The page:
Review: Arild Remmereit gets emotional sendoff
08:29 PM, Feb 24, 2013
A near-capacity crowd gave an emotional sendoff Sunday to Arild Remmereit, who was fired last month as the Rochester Philharmonic Orchestra’s music director.
He led the Rochester Chamber Orchestra in a superbly performed program of classical symphonies and short Romantic pieces. This benefit at Hochstein Performance Hall raised $25,000 for the RCO and gave Remmereit’s local admirers a chance to say goodbye before he resumes his career as globetrotting guest conductor.
The RCO includes many RPO players, and their familiarity with Remmereit’s conducting style proved a blessing for this quickly put-together event. The passion and precision that marked the conductor’s RPO concerts were undiminished, starting with Haydn’s Symphony No. 49, “La Passione.” Composed almost entirely in F minor, it has a dark, obsessive drive typical of this master’s “Storm and Stress” style.
Remmereit made the opening Adagio a hushed, searingly expressive lament. The violins delivered their mournful lines with a single voice not easy to pull off, given Hochstein’s highly revealing acoustics. They played in period style with little vibrato and generally light bow pressure.
The RCO created sharp dynamic contrasts in the agitated Allegro, and gave the Menuet’s trio section the brisk uplift of an Austrian peasant dance. The Presto had a relentless drive, but never at the cost of accuracy.
Remmereit championed women composers throughout his brief RPO tenure, and introduced a masterful Allegretto by Fanny Mendelssohn-Hensel (Felix Mendelssohn’s older sister) in Sunday’s program. Drawn from her String Quartet in E-Flat, it recalled her brother’s delicate scherzos and his facility with counterpoint.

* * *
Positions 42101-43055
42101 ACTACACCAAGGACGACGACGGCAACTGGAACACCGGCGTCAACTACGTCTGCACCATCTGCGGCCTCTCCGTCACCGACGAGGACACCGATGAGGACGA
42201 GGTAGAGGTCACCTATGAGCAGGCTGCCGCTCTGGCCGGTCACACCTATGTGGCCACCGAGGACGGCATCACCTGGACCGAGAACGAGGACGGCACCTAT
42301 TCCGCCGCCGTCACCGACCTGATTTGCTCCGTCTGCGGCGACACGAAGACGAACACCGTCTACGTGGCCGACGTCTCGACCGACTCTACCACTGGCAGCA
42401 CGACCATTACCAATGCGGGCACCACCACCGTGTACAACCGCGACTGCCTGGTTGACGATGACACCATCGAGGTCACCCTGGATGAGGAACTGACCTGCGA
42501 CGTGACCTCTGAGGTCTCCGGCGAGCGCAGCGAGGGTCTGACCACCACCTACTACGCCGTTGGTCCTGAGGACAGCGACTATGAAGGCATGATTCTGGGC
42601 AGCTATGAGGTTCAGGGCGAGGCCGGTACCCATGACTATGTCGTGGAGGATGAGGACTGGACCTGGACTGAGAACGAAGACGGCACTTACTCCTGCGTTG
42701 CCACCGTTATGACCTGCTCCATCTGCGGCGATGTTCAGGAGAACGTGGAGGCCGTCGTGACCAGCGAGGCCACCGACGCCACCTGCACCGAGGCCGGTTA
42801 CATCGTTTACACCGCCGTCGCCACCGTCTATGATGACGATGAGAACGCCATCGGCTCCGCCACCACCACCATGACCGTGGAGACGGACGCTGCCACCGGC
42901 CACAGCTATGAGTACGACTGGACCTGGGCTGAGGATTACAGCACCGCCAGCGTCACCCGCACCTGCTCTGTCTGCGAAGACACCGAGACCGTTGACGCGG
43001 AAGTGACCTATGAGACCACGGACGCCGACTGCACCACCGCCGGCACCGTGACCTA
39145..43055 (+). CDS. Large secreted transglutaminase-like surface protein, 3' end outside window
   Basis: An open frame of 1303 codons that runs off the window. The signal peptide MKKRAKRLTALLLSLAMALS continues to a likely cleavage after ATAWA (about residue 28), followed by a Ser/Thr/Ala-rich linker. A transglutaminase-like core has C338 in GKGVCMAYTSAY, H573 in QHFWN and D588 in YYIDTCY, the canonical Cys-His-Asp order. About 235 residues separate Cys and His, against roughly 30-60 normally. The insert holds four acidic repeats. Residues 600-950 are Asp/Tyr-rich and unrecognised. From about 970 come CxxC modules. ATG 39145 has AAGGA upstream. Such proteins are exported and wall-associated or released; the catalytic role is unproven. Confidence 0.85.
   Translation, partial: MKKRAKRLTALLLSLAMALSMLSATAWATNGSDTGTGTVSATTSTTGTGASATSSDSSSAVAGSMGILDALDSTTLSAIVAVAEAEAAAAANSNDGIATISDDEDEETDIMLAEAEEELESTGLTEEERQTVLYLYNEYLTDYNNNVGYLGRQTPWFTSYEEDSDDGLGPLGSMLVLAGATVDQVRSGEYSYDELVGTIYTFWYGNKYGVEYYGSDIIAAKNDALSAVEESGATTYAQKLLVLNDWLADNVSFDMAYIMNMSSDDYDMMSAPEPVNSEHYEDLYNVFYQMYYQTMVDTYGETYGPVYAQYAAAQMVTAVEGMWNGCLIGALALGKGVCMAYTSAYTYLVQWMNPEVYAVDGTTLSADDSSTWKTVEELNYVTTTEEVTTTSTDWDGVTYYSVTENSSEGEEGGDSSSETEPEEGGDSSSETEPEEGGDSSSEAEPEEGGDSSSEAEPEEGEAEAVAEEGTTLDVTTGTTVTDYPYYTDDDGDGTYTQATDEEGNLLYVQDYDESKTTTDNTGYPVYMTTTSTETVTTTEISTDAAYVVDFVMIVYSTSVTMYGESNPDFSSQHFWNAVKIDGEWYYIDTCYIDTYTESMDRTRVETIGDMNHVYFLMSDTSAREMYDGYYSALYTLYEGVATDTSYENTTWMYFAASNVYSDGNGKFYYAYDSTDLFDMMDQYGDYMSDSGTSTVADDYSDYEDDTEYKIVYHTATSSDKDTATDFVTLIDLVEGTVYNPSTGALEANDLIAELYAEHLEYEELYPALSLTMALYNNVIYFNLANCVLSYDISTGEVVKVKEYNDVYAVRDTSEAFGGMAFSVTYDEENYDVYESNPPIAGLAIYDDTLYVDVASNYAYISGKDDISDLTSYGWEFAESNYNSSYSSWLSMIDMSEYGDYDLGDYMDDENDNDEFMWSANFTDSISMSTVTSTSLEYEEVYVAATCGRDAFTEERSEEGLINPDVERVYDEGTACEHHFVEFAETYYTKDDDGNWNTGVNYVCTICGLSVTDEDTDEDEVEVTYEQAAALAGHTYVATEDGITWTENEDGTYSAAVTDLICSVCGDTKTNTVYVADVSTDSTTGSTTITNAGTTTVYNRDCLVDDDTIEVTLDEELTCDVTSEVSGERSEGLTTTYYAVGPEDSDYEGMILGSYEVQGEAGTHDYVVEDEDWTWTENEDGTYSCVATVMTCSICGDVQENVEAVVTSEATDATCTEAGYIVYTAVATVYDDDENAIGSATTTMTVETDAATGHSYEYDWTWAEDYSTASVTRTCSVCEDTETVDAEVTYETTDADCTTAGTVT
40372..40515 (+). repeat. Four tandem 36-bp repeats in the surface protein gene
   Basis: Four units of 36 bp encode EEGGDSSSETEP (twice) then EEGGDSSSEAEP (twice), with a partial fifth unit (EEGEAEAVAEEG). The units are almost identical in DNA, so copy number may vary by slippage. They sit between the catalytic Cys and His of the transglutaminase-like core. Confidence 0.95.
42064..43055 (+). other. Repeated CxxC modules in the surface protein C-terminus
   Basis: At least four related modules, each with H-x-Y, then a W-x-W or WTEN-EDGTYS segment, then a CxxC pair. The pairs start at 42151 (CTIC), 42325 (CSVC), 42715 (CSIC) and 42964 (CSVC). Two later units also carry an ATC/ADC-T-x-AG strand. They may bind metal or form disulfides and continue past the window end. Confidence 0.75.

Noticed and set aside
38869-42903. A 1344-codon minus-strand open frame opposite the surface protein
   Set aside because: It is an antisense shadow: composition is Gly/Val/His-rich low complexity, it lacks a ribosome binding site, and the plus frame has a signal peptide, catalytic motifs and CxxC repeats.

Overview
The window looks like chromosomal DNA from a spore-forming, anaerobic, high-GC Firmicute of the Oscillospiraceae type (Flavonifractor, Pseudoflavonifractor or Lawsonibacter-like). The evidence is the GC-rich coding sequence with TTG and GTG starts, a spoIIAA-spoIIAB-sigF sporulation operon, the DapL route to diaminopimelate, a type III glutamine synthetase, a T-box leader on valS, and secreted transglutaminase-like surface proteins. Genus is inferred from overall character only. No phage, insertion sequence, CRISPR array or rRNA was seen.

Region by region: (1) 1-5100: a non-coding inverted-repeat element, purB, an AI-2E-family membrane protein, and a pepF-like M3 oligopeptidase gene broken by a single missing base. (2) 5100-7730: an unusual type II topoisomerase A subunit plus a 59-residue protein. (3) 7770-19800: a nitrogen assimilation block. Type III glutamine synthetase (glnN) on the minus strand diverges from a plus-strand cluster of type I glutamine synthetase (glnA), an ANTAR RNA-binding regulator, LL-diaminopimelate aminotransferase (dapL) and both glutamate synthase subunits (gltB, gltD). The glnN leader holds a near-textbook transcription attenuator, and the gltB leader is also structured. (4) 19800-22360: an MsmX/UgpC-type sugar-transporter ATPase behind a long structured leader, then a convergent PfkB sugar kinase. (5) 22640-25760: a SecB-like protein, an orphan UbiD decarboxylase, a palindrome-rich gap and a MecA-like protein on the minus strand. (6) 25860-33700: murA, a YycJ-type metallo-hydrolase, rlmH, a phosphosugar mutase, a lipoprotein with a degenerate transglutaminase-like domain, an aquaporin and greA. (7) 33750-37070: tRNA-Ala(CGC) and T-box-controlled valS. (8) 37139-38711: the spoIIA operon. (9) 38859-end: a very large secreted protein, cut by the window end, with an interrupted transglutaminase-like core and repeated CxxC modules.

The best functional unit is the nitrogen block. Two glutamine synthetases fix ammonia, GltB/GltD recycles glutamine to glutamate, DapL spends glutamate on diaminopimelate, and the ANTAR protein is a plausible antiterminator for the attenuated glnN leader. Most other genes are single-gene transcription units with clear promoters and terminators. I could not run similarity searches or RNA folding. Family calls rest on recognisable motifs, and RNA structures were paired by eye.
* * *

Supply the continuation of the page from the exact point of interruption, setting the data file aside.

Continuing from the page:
Liane Curtis, founder of Women’s Philharmonic Advocacy (who also started a petition drive to try to convince the RPO to keep Remmereit), took the occasion to present Remmereit his second AMY Award for excellence in orchestral programming.
The Norwegian-born maestro turned to his homeland with Edvard Grieg’s Two Lyric Pieces. Evening in the Mountains drew a peak performance from oboist Zachary Hammond, while At the Cradle showed Grieg’s gifts as a delicate miniaturist.
The concert closed with a piece very likely inspired by Haydn’s Symphony No. 49 Mozart’s Symphony No. 29, composed a year after he traveled to Vienna and heard Haydn’s latest “Storm and Stress” symphonies.
The RCO played the Mozart piece in the same robust period style as the Haydn work. The oboes and horns achieved a judicious balance with muted strings in the Andante, though the strings’ dotted rhythms sometimes sounded at loose ends in the Menuetto. Remmereit reined in his players for a swashbuckling finale that drew a long ovation.
Before and after the concert, Remmereit’s fans wondered out loud what could have gone differently in his RPO career. Throughout the turmoil preceeding his ouster, his “difficult” temperament was often cited in explaining conflicts with some RPO administrators and musicians.
Yet in my entire experience as a music critic and former violinist, I’ve rarely encountered gifted conductors with anything but “difficult” personalities.
Blame it on their hypersensitivity, their perfectionism or their knack for turning a band of strong-willed players into a musical team with one pulse and purpose. They tend to be a thorny breed, and require plenty of support and understanding to do what they do best.
Wherever he ends up settling next, Remmereit will bring the same intensity and uncompromising musical vision that marked his performances here. He’ll return to western New York to conduct the Buffalo Philharmonic Orchestra on Nov. 2 and 3. For more on his future plans, go to arildremmereit.com.